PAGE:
For all the global attention on Syria, all the newspaper headlines, leaders’ speeches and millions of YouTube views, it seems the voices of those carrying the heaviest cost of the conflict are absent from discussions as to what should be done.

The refugees — caught in the middle — are who my fellow photographer Benjamin Reece and I recently traveled to meet in Jordan through a partnership with CARE. The refugees seemed so different from me — their dress, their language and their customs.

Familiar in the unfamiliar

But I felt like I knew them, especially when they laughed and cried. And how they described their homes, even down to how the water tasted or how the sands of Syria felt beneath their feet. I felt like I knew them because I’ve heard stories like these before. Longing, that pit of your stomach feeling, is the same in any language.

I live in New Orleans and my work is about empowering people and giving them a platform for their voice. New Orleanians described how they missed their city so badly it hurt. Syrians said nearly the same things. We are truly living in the age of the refugee. Over 2 million Syrians have left the country to date, thousands fleeing every day. In July, the UN's refugee agency said that 45.2 million people remain displaced from their homes due to worldwide conflicts — a 19-year high. What does it mean to be a refugee?

"Refugees scribbled across their arms, hands and faces. Often, they wrote things similar to what we all might write no matter our circumstances. They wrote about hope, fear and love."

What it means to be a refugee

You dream about home, your life is on hold and there are clear limits to how you can shape your future for you and the ones you love. Huda, who now lives in the Zaatari refugee camp in northern Jordan, is 11. She was with her family outside their house in Syria when it was hit by a bomb. She was the only one who was hurt. The family had to hide for hours and could not get to a hospital for nearly two days. Bureaucracy and fighting has made humanitarian access for UN agencies and INGOs, like CARE, incredibly limited.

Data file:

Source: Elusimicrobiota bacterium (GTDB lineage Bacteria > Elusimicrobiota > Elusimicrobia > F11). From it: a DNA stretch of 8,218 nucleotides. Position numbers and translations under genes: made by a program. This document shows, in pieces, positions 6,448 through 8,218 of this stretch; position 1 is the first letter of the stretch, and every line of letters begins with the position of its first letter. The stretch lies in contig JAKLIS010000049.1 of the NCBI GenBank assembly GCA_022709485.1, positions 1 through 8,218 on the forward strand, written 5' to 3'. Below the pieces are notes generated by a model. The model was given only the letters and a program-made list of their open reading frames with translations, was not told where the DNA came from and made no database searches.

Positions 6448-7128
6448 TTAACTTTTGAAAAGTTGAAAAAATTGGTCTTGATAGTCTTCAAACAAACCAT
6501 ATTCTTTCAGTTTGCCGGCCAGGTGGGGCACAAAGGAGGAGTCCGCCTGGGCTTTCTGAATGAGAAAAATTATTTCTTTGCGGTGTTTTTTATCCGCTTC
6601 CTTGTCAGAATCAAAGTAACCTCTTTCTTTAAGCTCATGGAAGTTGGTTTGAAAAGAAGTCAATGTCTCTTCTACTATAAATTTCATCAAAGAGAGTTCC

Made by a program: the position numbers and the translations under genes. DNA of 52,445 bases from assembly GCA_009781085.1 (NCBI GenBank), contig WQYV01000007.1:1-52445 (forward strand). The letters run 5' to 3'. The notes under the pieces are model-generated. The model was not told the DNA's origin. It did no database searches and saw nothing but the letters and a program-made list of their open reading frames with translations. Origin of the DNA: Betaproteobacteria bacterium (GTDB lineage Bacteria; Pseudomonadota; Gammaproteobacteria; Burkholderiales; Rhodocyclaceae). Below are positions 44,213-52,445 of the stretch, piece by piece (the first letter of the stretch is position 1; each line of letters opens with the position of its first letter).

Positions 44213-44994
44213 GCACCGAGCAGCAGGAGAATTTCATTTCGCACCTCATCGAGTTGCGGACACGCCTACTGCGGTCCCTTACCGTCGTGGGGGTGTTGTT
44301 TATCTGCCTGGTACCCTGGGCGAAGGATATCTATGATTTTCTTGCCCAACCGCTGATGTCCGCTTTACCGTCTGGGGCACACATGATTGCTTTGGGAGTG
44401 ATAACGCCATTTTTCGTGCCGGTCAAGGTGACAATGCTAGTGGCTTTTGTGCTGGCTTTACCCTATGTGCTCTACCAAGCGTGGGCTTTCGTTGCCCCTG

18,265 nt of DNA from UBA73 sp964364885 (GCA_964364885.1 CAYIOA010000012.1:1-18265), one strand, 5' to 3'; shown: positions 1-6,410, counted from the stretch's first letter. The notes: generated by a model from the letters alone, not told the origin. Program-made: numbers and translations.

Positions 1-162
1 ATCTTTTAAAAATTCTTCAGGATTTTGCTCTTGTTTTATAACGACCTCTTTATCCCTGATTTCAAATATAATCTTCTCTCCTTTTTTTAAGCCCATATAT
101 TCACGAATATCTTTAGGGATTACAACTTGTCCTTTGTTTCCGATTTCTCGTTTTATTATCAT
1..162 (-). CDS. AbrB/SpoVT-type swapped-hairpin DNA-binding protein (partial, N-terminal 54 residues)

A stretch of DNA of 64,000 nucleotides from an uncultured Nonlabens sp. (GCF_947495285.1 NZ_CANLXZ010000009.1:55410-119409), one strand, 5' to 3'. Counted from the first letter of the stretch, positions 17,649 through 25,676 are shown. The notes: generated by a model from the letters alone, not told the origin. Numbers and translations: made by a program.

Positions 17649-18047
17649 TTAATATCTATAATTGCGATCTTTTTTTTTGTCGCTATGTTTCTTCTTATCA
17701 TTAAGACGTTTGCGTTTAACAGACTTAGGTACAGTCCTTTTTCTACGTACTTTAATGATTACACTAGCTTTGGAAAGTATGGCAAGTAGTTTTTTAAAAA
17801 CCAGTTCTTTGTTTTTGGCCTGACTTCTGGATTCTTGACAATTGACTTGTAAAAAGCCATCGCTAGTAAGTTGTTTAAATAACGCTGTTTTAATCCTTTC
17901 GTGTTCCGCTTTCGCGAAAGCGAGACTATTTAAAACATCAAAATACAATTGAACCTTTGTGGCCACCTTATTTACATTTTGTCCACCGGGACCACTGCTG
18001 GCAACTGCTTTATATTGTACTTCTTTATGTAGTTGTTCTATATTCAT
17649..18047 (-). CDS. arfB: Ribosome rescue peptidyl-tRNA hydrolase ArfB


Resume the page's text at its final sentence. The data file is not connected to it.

Huda’s message to the world? “I want the life I had to come back.” Despite her burns, she is one of the most beautiful people I’ve had the honor of photographing. The most powerful photographs during conflict tend to focus on images on people in distress. The more vulnerable a person is in a moment, the more powerful.

Dusty faces, screaming children, and blood are the hallmarks of showing the opportunity costs of dark and dreadful thing we call war. But in my process, we ask subjects to be partners while making the image. Outside of tents and community centers, we distributed markers and asked people to share a message to someone or something they cared about. Refugees scribbled across their arms, hands and faces. Often, they wrote things similar to what we all might write no matter our circumstances. They wrote about hope, fear and love.

Hope, fear and love

Photographs have a unique emotional potential to connect. In 1995, the Senate voted to stop the U.S. enforcement of an arms embargo on Bosnia, setting the scene for further intervention. Senator Dianne Feinstein of California, previously a staunch opponent of any form of intervention, explained her change of position as being inspired by seeing a photograph of a Bosnian rape victim who’d killed herself. Feinstein said “one image punched through to me.  That young woman hanging from a tree, that to me said it all."

What our portraits show is our common humanity, a crucial bridge into a better understanding of the conflict. Their messages should be heard by those in positions of power. António Guterres, the UN High Commissioner for Refugees, warned this month that Syria’s neighbors are "stretched to their limits" with global appeals for funding far from being met. I want my pictures and these messages to remind the world’s leaders of their responsibilities to refugees.